Shipper — Position Paper
Medical costs have increased more than 200%, wrongful death settlements have skyrocketed and yet, insurance minimums remain unmoved. Some argue large claims are rare and most carriers purchase above minimum levels anyways, so there’s no need to change. Read more to understand why those arguments miss the mark, what Schneider is proposing and what informed shippers can do about it.
The Motor Carrier Act of 1935 led to the establishment of federal rules and regulations to assure “security for the protection of the public, including liability insurance requirements for interstate motor carriers and freight forwarders.”
In the 2012 Moving Ahead for Progress in the 21st Century Act (MAP-21), the U.S. Department of Transportation was tasked with issuing a report on the appropriateness of the minimum insurance levels, for which it enlisted the Federal Motor Carrier Safety Administration (FMCSA). The FMCSA determined that current minimum levels of insurance for bodily injury and property damage “are inadequate to fully cover the costs of some crashes in light of increased medical costs and revised value of statistical life estimates.”1 While this issue is one of the agency’s highest priorities, the House passed an amendment to the bill in summer 2014 to halt the insurance minimum increase.2
The current minimum liability insurance levels took effect in 1984 and remain unchanged today. For motor carriers not transporting hazardous materials, the minimum level of insurance is $750,000. In addition to covering the cost of damages from crashes, the insurance levels were set to create a forcing function in which insurance companies would provide safety oversight and share best practices as a precondition to underwriting policies.
Schneider believes the minimum insurance requirement for bodily injury and property damage should be increased.
More than 30 years have passed since minimum insurance levels were last addressed, and in that time medical costs have increased significantly. Medical care is more than twice as expensive now as it was two decades ago.3 Raising insurance levels to simply keep pace with medical inflation would dictate a minimum of $3.18 million.
Simply put, the existing required minimum level of insurance does not offer adequate coverage for damages resulting from involvement in a serious accident – and comes nowhere near providing the level of financial assurance that had been provided at the time the levels were last adjusted.
In addition to medical cost increases, wrongful death settlements have skyrocketed. Verdicts in excess of $1 million were once rare and confined to a limited number of venues. Today, those verdicts are not newsworthy. There have been numerous reported settlements and verdicts within the $10 million to $165 million range.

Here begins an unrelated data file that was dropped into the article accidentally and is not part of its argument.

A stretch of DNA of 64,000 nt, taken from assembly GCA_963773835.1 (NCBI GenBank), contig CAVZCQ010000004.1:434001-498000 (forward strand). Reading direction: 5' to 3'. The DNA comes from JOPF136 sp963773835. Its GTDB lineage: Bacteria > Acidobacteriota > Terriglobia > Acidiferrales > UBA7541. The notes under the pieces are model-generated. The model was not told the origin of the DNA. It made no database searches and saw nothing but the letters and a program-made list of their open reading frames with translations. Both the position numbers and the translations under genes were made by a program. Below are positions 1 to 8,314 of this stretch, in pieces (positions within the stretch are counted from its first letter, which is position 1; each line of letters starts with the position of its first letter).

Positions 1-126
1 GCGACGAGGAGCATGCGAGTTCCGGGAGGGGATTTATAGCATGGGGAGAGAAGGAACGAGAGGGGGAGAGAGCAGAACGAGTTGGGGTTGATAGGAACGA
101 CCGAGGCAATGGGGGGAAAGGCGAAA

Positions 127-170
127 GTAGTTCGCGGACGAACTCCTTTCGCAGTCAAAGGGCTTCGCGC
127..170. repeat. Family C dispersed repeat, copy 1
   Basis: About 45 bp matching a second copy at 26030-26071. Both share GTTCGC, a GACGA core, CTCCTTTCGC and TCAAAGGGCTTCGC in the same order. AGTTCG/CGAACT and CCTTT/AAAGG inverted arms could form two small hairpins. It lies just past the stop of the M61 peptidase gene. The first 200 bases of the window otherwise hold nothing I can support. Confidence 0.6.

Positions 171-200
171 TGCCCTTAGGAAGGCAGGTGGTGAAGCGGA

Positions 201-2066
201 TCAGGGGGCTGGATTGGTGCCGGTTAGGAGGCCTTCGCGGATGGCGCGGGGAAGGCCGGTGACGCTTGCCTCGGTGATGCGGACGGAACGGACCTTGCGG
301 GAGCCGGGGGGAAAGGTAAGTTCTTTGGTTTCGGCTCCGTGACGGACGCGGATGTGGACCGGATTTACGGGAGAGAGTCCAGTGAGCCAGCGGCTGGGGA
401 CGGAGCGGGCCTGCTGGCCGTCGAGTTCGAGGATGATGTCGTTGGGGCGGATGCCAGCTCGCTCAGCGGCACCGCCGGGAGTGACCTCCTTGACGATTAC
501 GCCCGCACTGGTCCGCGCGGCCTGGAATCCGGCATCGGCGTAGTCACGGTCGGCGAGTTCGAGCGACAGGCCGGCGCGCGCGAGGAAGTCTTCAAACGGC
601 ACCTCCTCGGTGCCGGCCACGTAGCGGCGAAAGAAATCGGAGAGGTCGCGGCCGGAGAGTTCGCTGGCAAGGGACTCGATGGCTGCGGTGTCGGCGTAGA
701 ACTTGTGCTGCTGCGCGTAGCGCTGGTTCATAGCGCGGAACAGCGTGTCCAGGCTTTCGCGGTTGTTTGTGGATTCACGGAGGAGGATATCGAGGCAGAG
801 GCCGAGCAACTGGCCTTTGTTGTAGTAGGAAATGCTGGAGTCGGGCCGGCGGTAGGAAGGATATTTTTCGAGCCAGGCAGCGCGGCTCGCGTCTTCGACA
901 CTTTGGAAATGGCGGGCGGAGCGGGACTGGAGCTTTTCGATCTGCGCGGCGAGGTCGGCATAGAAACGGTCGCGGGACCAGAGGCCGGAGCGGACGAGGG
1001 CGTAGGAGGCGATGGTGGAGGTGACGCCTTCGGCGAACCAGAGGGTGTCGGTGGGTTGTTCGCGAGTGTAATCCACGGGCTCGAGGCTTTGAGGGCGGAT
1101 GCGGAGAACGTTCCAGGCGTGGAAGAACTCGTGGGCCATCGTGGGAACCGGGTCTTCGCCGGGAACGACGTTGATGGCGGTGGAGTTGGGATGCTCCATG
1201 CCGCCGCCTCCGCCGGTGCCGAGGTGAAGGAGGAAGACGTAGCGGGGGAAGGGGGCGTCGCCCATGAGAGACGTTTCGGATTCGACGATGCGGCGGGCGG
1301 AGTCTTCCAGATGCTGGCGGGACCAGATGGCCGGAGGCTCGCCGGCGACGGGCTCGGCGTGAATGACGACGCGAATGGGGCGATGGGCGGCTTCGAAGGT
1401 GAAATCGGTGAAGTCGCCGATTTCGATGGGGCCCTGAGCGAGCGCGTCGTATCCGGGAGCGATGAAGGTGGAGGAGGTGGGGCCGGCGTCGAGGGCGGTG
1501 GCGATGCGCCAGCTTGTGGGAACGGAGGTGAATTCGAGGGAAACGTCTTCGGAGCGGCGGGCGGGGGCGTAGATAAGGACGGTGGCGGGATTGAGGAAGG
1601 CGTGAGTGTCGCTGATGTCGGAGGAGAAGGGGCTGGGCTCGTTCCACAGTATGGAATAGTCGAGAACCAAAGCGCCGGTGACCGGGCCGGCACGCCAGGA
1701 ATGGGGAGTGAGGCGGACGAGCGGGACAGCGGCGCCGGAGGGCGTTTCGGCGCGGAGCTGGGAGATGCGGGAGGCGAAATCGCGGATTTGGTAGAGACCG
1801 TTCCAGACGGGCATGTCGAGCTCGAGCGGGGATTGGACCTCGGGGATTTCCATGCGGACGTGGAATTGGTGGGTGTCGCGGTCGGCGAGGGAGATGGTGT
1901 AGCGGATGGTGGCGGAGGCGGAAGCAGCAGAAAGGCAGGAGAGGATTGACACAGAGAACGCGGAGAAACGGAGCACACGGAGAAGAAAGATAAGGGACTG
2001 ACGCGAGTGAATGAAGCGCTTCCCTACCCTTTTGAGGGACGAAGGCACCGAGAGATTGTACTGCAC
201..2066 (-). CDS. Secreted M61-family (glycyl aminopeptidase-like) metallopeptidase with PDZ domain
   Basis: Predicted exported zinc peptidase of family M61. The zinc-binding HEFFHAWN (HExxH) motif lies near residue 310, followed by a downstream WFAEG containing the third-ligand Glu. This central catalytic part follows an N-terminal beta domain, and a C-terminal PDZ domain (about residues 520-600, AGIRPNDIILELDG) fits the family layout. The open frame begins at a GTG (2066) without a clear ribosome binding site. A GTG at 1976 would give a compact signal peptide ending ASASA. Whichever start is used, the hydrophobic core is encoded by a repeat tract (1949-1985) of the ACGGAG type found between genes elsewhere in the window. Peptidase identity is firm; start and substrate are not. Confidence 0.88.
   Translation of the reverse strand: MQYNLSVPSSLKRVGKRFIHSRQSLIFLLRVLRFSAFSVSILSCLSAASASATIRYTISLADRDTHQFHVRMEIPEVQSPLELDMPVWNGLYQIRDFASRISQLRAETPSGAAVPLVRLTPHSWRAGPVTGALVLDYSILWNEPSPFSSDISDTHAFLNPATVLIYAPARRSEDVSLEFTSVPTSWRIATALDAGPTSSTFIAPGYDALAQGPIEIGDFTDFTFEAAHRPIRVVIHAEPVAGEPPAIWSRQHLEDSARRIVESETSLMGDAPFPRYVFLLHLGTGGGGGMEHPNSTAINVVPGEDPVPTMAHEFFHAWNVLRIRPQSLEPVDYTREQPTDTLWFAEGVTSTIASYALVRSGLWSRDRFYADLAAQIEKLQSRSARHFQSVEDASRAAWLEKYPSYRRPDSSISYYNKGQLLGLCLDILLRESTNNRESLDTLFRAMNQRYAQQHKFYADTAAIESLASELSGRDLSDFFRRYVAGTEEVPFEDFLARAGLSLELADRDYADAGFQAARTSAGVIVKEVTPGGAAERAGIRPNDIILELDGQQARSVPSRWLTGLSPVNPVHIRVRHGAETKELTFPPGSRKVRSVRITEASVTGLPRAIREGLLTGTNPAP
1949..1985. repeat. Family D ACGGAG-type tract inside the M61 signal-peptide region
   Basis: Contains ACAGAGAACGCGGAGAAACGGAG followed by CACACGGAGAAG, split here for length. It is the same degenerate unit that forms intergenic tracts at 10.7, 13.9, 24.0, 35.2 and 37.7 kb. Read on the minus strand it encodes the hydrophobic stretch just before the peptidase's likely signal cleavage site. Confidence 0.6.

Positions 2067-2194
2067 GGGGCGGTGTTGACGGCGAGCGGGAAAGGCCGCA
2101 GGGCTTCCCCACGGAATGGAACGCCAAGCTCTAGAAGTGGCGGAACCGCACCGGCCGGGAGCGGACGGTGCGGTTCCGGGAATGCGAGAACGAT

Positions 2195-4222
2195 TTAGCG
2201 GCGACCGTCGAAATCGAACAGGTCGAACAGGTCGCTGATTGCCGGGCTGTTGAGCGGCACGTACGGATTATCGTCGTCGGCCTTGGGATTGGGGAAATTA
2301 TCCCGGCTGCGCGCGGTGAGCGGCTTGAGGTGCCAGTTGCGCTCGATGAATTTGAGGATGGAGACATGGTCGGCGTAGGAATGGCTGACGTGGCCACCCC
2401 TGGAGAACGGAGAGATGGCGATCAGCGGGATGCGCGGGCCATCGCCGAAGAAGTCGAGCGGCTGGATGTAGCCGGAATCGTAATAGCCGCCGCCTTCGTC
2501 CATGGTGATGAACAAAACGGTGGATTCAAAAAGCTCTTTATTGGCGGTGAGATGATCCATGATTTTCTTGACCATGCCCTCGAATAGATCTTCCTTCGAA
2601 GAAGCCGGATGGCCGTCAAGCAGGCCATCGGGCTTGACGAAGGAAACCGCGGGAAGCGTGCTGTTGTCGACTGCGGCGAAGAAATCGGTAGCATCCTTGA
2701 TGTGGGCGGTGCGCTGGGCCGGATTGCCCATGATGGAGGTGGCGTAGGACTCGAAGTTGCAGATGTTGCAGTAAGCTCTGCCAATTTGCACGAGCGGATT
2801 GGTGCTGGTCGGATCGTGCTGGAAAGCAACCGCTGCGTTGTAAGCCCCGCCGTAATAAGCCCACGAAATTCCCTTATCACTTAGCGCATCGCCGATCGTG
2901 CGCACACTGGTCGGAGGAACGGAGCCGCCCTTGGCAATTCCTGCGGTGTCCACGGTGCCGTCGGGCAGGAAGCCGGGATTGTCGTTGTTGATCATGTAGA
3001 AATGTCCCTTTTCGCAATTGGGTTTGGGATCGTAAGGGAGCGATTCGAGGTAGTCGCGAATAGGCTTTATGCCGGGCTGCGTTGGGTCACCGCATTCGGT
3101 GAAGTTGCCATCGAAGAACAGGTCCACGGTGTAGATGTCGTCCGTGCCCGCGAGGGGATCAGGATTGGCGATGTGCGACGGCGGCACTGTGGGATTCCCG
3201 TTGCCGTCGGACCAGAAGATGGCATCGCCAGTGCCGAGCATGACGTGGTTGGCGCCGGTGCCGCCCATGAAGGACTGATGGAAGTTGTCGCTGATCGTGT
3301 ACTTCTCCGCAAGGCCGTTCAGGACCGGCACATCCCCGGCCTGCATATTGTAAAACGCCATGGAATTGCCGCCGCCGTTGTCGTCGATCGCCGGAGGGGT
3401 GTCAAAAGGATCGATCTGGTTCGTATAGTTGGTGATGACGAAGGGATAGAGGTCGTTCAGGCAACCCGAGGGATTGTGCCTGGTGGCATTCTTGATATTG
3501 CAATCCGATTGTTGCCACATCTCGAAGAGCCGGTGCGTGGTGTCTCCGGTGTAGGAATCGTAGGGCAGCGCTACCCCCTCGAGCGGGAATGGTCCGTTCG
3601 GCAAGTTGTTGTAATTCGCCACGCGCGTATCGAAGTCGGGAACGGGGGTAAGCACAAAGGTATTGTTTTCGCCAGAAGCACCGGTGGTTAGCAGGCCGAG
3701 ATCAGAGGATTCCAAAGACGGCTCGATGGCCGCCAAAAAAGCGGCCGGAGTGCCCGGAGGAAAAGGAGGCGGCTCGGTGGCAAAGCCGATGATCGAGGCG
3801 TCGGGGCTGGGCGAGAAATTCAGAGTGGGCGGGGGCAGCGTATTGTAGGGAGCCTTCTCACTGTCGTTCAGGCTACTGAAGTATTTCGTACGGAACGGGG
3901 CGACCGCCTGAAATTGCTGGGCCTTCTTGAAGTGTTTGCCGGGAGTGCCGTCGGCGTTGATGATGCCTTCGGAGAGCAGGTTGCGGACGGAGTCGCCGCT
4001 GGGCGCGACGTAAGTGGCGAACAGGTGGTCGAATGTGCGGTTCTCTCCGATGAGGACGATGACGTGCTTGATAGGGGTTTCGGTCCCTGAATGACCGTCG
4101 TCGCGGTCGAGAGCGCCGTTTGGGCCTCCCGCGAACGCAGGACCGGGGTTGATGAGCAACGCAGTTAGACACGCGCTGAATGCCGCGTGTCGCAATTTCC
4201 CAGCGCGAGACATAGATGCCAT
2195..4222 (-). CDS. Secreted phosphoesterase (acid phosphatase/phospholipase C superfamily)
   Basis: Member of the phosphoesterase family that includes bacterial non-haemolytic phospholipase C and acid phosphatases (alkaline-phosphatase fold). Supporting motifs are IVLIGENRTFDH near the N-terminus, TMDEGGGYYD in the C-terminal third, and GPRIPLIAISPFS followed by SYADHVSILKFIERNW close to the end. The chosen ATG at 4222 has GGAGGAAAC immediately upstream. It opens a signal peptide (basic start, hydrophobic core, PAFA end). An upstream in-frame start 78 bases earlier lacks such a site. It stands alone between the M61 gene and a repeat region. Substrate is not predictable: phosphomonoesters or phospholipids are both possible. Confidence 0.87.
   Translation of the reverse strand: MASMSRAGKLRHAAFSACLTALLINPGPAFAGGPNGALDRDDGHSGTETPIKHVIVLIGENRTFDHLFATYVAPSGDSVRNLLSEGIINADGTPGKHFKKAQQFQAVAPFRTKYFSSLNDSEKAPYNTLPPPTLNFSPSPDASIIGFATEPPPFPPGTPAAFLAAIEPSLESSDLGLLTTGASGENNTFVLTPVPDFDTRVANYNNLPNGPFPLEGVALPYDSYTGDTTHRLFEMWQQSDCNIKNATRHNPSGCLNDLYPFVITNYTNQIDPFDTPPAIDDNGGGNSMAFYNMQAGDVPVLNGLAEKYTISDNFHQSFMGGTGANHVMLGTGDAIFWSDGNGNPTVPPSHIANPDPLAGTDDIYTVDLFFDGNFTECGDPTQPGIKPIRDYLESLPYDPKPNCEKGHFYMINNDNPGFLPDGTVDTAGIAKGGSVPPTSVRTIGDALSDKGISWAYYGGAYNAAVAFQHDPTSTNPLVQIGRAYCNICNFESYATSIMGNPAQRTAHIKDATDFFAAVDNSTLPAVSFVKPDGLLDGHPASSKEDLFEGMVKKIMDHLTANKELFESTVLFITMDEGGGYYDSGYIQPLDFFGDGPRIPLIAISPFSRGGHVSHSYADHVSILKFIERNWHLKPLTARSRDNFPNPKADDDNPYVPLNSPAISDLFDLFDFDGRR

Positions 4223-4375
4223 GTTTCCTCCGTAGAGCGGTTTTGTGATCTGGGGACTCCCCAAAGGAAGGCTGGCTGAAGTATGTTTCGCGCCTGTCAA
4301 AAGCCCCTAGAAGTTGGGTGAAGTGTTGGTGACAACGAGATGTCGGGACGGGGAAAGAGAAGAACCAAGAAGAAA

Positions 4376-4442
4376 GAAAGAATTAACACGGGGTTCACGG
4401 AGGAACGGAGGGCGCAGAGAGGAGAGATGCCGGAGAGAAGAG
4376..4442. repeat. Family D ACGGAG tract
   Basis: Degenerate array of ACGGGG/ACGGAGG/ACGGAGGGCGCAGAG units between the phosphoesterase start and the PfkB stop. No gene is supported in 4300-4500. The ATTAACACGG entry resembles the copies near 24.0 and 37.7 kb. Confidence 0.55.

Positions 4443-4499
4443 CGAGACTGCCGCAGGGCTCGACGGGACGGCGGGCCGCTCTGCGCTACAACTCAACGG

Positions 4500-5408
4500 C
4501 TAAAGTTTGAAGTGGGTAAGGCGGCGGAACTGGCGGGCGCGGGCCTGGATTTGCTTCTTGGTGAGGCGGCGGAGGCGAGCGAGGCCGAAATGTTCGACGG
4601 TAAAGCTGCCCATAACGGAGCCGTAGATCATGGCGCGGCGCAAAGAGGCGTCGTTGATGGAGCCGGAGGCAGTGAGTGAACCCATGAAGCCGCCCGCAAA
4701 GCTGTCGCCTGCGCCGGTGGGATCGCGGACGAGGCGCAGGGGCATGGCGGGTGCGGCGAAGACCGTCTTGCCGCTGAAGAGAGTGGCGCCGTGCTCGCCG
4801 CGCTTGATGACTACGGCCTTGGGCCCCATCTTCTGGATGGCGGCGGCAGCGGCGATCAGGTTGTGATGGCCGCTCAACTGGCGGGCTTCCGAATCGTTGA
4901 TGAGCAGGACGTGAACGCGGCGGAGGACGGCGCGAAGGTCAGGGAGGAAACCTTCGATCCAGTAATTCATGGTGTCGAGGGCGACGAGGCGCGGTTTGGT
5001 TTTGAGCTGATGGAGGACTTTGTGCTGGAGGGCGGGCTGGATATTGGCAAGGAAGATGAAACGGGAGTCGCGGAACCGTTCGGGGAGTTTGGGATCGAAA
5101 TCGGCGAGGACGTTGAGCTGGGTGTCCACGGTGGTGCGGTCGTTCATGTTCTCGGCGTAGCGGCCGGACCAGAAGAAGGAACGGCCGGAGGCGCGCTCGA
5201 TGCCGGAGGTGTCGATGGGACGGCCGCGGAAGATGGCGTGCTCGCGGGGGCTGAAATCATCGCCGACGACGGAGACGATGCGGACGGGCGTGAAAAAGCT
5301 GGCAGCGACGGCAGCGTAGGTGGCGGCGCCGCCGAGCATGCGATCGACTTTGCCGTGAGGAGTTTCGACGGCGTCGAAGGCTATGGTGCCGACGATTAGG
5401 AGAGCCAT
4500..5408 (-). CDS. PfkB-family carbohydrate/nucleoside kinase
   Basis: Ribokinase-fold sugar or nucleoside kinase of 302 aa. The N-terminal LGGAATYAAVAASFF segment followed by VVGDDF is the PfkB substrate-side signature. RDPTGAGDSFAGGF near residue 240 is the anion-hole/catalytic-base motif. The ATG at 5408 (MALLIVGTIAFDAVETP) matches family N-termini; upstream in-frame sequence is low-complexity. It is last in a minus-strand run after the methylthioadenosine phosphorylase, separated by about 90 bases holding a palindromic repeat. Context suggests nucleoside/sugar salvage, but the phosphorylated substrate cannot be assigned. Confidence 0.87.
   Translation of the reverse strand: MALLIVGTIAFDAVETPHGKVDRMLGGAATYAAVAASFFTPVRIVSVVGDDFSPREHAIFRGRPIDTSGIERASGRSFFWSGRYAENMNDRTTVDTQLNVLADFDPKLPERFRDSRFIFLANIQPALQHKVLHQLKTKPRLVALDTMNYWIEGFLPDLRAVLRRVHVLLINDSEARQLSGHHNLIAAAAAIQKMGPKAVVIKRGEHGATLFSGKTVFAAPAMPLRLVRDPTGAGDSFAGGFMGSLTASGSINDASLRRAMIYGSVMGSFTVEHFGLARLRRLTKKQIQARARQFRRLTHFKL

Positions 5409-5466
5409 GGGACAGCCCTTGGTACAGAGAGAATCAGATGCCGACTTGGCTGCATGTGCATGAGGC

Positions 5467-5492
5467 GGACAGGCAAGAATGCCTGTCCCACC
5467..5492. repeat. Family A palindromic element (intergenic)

Those opposed to increased insurance levels typically cite the rarity of high-claim accidents. For example, the American Trucking Associations (ATA) analyzed data from the Insurance Services Office, an insurance advisory firm, and concluded that only 1.4 percent of claims exceeded $500,000 and only 0.73 percent of claims exceeded $1 million. Also cited was evidence that many carriers purchase insurance at levels in excess of the existing minimum, so an additional mandate is unnecessary.
In Schneider’s view, these arguments miss the mark. Although it’s true that high-dollar claims are a small percentage of total claims, the issue is how members of the public are to be protected against the costs of those claims that do occur. It also can result in expanding litigation to other parties in the supply chain, including not only transportation intermediaries but also shippers, as claimants seek to recover from “deeper pockets.” That high-dollar value claims remain the exception rather than the rule is an argument supporting increased insurance minimums. It is the relative rarity of such claims that will allow increased insurance levels to be available at manageable costs.
The number of policies written above the existing minimums suggests that the issue of seriously underinsured motor carriers is a fairly narrow one. The decreased cost of insurance with increased limits of coverage suggests that cost-effective insurance at greater limits is available to carriers with good safety records. Schneider believes that increasing the minimum to $1.75 million (though not fully recognizing the increase in medical costs and wrongful death awards since 1984) would appropriately recognize the industry’s improved safety performance while not unduly increasing costs or diminishing industry capacity.
Contact your Senator’s office (http://www.contactingthecongress.org/) and indicate that Congress should not interfere with the FMCSA’s rulemaking process to address minimum levels of financial responsibility for motor carriers. Regardless of any action by Congress or the FMCSA, shippers should confirm that the transportation providers serving them are appropriately capitalized and that they maintain adequate insurance.
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